Teaching Through Television: Experimental Evidence on Entrepreneurship Education in Tanzania

Can television be used to teach and foster entrepreneurship among youth in developing countries? The results of randomized control field experiment of an edutainment show on entrepreneurship broadcasted over almost three months on national television in Tanzania arepresented. The field experiment involved more than 2,000 secondary school students, where the treatment group was incentivized to watch the edutainment show. Some suggestive evidence was found of the edutainment show making the viewers more interested in entrepreneurship and business, particularly among females. However, the main finding is a negative effect: the edutainment show discouraged investment in schooling without convincingly replacing it with some other valuable activity. Administrative data show a strong negative treatment effect on school performance, and long-term survey data show that fewer treated students continue schooling, but not much evidence was found of the edutainment show causing an increase in business ownership. The fact that an edutainment show for entrepreneurship caused the students to invest less in education carries a general lesson to the field experimental literature by showing the importance of taking a broad view of possible implications of a field intervention.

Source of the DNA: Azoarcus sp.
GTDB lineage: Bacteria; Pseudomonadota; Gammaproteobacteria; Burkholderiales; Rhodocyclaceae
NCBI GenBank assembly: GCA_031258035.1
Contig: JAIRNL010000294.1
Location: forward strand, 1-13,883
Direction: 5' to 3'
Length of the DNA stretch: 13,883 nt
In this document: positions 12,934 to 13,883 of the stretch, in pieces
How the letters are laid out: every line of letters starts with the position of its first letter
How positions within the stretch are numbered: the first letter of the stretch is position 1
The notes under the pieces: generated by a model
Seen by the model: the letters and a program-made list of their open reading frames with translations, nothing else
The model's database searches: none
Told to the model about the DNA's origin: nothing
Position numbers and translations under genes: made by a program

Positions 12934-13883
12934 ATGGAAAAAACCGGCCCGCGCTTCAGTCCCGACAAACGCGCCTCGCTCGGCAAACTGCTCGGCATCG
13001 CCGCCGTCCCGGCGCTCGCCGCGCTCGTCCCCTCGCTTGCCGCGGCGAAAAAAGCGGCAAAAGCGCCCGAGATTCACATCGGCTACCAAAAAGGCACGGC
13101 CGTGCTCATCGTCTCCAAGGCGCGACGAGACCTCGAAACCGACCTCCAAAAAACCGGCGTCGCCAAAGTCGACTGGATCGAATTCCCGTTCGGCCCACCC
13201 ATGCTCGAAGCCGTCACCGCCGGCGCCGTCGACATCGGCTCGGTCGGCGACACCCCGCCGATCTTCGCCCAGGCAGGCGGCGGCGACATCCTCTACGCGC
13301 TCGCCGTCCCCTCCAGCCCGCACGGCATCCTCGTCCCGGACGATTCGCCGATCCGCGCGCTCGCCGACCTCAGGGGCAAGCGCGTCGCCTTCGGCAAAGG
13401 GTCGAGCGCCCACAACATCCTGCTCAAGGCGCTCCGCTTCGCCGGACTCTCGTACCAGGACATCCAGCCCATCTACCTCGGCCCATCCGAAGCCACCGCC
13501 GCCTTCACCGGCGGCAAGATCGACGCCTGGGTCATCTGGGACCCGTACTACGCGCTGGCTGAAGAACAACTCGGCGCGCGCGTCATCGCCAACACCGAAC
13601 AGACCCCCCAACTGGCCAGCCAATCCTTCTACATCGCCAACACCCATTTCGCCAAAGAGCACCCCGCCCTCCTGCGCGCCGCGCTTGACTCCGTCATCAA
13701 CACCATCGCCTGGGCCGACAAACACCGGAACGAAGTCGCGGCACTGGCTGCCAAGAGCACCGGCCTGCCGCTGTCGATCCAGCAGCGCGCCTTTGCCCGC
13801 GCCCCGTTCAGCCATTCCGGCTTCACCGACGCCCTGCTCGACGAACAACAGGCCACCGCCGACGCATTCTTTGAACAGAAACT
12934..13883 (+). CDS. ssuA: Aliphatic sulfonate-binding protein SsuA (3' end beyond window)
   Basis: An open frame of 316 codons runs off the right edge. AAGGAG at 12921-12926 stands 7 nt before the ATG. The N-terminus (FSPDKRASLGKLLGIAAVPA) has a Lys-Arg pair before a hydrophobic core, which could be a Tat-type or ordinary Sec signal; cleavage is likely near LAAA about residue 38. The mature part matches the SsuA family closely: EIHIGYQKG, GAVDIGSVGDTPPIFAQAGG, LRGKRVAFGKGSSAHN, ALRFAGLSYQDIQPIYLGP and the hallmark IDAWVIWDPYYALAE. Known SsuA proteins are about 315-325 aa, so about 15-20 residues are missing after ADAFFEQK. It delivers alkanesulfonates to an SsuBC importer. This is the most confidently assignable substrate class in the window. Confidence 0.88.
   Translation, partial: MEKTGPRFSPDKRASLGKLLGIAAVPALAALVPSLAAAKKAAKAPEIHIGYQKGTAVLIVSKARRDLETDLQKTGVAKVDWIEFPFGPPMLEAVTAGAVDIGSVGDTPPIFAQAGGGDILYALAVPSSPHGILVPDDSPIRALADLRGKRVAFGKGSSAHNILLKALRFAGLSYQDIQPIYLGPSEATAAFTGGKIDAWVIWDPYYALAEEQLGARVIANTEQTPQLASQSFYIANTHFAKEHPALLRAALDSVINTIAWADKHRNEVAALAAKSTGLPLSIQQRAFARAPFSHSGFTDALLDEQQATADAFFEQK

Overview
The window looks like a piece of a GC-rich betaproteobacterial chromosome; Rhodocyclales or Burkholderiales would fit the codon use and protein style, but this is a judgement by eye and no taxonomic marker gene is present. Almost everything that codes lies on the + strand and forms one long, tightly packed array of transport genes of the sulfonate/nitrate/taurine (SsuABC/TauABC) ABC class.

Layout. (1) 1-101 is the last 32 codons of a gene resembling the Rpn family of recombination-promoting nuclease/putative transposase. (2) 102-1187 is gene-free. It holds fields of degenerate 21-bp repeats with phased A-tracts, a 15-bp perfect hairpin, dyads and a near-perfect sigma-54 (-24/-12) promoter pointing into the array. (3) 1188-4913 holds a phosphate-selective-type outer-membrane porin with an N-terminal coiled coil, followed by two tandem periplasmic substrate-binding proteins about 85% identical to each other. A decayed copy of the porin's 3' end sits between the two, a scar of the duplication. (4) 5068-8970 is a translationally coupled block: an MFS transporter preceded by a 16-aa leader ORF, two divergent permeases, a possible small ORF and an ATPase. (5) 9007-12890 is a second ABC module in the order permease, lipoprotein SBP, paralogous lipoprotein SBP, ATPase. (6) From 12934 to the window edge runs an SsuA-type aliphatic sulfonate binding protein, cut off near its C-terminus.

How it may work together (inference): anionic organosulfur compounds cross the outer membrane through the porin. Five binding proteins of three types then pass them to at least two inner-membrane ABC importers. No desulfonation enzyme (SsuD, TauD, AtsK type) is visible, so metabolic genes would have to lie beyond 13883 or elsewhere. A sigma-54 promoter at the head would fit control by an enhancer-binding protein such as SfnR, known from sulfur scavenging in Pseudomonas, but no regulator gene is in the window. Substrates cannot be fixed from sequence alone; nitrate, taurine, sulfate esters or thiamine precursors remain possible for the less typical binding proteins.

Policy implications 
In contexts with weak education systems, increasing self-employment ambitions among young students might lead them to put less effort in their education, if they perceive it as irrelevant for running a business. This might not be the case in contexts with high quality formal education where school activities and performance might be perceived as important to succeed in business. When trying to influence young students, role models need to be carefully selected to do so in the desired direction. The fact that two of the contestants on the show had dropped out of school and succeeded in establishing their own business might have negatively affected viewers’ investments in their education. While including three women as role models might have positively influenced entrepreneurship ambitions and intentions among girls. TV edutainment shows do not appear as an effective tool to teach complex business concepts, suggesting that such training requires a more standard classroom approach
Bjorvatn, K., Cappelen, A.W., Sekei, L.H., Sørensen, E.Ø. and Tungodden, B., 2020. Teaching through television: Experimental evidence on entrepreneurship education in Tanzania. Management Science, 66(6), pp.2308-2325.